3 Things to Know About New IRS Rules for 529 Savings Plans
The 529 Savings Plan has always been a great tax-advantaged college savings vehicle, but the new IRS rules regarding 529 savings plans have added even more benefits that go beyond college and might even help you with retirement! We are here to break it all down for you!
The best part? These tax changes are a win-win for parents and families who are committed to smart saving. Simply put, they make 529 plans an even more flexible, more attractive investment vehicle for parents looking to set aside money for a wide range of postsecondary educational paths.
The new rules also make it easier for parents to wrap their arms around ambitious long-term goals and work steadily over time to reach them.
For simple, easy-to-understand explanations, we turned to Mari Adam, a Certified Financial Planner and owner of Mari Talks Money, LLC, in Boca Raton. “Thanks to these changes, 529 plans are going from really, really good to pretty amazing,” she said. “What they’re adding is more flexibility and more tax savings.”
Here are 3 major changes Adam wants parents to be aware of:
- 529 plan uses are expanding. If you’re the parent of a child who isn’t taking the traditional route of a four-year college or university after high school graduation, no problem! Your 529 plan can now be used to pay for certain apprenticeship programs, professional certifications and job training in a variety of fields, including the culinary arts, aviation and financial services. Adam recommends consulting the U.S. Department of Labor’s apprenticeship database to determine if your child’s area of interest has a qualified program.
- Grandparent-owned 529s no longer factor into financial aid eligibility. When it comes to paying for college, every little bit helps, and most parents want to maximize their student’s shot at federal financial aid. Under this new rule, the balances of grandparent-owned 529 plans won’t be included on the Free Application for Federal Student Aid, or FAFSA. (Not familiar with this form? Don’t worry. If your child is headed to college, you will be soon.)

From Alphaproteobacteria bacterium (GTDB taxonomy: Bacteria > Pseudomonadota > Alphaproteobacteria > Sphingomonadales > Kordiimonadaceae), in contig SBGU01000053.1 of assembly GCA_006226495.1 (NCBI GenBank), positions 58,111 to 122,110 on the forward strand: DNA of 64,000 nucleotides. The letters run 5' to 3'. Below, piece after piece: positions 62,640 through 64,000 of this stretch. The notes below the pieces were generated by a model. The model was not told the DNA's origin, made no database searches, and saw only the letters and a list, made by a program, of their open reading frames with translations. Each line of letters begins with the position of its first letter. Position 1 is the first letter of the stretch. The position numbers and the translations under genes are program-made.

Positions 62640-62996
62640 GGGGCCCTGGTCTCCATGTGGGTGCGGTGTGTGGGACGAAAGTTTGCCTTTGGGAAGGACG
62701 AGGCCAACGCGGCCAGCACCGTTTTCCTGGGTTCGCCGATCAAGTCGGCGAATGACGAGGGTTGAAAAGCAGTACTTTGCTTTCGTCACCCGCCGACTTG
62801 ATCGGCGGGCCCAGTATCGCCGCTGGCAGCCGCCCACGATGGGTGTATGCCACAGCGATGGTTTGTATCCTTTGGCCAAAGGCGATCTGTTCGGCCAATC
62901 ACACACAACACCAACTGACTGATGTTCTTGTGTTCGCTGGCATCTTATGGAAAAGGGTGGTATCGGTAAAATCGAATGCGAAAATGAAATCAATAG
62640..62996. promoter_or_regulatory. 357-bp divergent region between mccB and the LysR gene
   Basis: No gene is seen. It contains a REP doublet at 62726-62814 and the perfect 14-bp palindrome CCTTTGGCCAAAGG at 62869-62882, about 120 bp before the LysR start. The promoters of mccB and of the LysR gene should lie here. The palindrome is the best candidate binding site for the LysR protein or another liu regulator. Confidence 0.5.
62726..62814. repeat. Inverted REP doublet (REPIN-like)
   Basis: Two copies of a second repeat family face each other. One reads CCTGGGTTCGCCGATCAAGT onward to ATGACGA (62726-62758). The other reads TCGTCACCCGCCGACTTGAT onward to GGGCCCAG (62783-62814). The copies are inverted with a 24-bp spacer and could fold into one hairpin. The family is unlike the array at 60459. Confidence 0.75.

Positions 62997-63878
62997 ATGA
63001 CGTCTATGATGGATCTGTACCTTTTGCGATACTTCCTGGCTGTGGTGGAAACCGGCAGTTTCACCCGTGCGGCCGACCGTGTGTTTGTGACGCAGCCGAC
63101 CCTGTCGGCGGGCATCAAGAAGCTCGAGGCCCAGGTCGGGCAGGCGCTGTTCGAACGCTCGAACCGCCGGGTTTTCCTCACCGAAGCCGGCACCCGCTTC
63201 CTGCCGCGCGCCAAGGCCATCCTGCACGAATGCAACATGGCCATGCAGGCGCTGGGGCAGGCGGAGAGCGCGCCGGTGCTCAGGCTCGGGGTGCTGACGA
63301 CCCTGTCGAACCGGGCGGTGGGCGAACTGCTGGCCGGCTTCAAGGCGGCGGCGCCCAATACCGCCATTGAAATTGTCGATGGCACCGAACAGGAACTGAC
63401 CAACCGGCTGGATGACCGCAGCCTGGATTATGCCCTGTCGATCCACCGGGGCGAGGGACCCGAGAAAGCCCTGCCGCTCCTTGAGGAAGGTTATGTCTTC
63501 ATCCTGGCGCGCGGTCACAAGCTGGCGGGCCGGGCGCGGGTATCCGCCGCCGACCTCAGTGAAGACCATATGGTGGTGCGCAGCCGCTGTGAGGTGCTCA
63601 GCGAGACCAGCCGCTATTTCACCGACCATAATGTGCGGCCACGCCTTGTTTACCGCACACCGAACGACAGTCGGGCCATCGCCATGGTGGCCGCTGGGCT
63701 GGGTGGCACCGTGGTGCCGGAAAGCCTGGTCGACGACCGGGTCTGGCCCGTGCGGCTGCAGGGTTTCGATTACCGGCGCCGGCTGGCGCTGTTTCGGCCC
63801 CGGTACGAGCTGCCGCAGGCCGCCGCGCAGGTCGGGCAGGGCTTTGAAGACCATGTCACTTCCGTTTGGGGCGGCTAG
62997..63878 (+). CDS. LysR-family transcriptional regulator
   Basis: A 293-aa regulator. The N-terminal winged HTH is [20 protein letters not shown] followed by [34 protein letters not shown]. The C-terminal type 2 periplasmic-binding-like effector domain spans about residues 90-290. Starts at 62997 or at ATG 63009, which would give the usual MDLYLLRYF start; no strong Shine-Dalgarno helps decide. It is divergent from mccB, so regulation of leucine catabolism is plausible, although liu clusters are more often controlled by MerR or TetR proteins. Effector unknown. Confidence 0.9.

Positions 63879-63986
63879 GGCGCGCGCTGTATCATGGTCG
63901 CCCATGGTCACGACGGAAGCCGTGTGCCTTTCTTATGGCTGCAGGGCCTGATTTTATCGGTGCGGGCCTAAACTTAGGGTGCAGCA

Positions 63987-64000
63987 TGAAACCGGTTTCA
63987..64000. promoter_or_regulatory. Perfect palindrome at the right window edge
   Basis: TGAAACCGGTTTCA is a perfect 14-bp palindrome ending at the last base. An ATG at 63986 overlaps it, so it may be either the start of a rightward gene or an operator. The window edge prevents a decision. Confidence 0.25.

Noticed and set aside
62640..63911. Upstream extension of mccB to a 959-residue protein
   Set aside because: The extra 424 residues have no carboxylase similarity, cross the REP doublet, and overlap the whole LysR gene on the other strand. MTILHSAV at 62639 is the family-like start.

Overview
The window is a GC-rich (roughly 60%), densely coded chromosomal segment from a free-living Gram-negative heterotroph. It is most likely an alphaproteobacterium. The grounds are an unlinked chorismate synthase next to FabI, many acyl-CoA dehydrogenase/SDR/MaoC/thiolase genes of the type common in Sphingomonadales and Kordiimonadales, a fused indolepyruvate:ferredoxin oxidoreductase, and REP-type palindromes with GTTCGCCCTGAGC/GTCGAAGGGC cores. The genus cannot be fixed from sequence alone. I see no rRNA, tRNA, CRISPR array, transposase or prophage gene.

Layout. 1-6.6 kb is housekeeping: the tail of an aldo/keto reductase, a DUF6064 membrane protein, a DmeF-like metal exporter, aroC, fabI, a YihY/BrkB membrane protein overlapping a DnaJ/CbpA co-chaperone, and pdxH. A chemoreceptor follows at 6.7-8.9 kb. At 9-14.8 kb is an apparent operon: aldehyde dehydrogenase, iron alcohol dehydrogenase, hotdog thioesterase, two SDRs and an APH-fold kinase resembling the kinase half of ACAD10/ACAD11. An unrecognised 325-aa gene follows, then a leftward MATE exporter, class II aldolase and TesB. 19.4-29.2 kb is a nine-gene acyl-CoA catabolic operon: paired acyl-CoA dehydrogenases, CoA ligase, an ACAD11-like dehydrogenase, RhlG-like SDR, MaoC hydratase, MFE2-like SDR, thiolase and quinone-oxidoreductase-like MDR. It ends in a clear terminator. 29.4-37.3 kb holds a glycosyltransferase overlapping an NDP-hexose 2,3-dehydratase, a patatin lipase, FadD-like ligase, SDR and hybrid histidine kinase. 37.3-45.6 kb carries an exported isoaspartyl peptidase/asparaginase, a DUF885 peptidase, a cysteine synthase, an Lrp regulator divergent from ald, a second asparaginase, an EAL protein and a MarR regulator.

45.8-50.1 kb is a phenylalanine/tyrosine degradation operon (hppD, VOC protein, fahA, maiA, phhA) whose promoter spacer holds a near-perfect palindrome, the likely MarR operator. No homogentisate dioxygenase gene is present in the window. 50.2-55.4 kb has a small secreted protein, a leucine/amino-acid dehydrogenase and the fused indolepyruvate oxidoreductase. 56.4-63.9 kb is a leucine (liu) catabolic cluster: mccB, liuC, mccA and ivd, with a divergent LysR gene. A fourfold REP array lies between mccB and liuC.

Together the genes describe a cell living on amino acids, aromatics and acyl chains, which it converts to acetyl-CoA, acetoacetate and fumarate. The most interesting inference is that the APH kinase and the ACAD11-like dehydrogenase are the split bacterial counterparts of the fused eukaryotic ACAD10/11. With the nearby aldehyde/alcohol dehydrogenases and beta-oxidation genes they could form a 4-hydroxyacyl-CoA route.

- IRS allowing 529-to-Roth rollovers. Parents with unused college savings in a 529 account can transfer that money to a beneficiary’s Roth IRA (individual retirement account). Adam said the lifetime maximum a parent can transfer is $35,000 per beneficiary. The change takes effect in January 2024, and the account must have been open for 15 years (with rollover funds in the account for at least 5 years). Any rollover is also subject to current Roth IRA contribution limits. Adam said this change will alleviate the concerns of those parents who were worried about overfunding a 529 account because they were unsure of their student’s post-high school plans.
“This is one of the most important legacies you can give your children, your family,” Adam said. “Even if you’re just contributing a little bit of money in the beginning, it’s going to help you because every dollar you save is a dollar you don’t have to borrow.”
The changes come as the Florida 529 Savings Plan is more popular than ever before. In the past five years, the number of accounts has almost doubled—surging from 66,000 in 2017 to more than 130,000 in 2023.
Adam often reminds parents that there’s virtually no downside to opening one of these accounts.
“I’ve been doing this for 35 years, and there is no reason not to make a 529 plan your plan of choice,” she said. “They have amazing tax benefits that you don’t have in retirement accounts or in a cash savings account.”
The latest research shows that opening a 529 plan can set a family up for success. Fidelity’s 2022 College Savings Indicator found that:
- Parents using a 529 plan have a median of $12,000 set aside for college versus a median of $10,000 for those without a 529 plan.
- Parents with 529 plans are on track to cover 37 percent of their college saving goals versus those without a 529 on track to cover only 22 percent of their goals.
For parents who want to get started, Adam’s best advice is to do just that. “The best time to open an account like this is yesterday,” she said. “The second-best time to open one is today!”
Have more questions? We have answers! Explore our Frequently Asked Questions to learn more about these plans!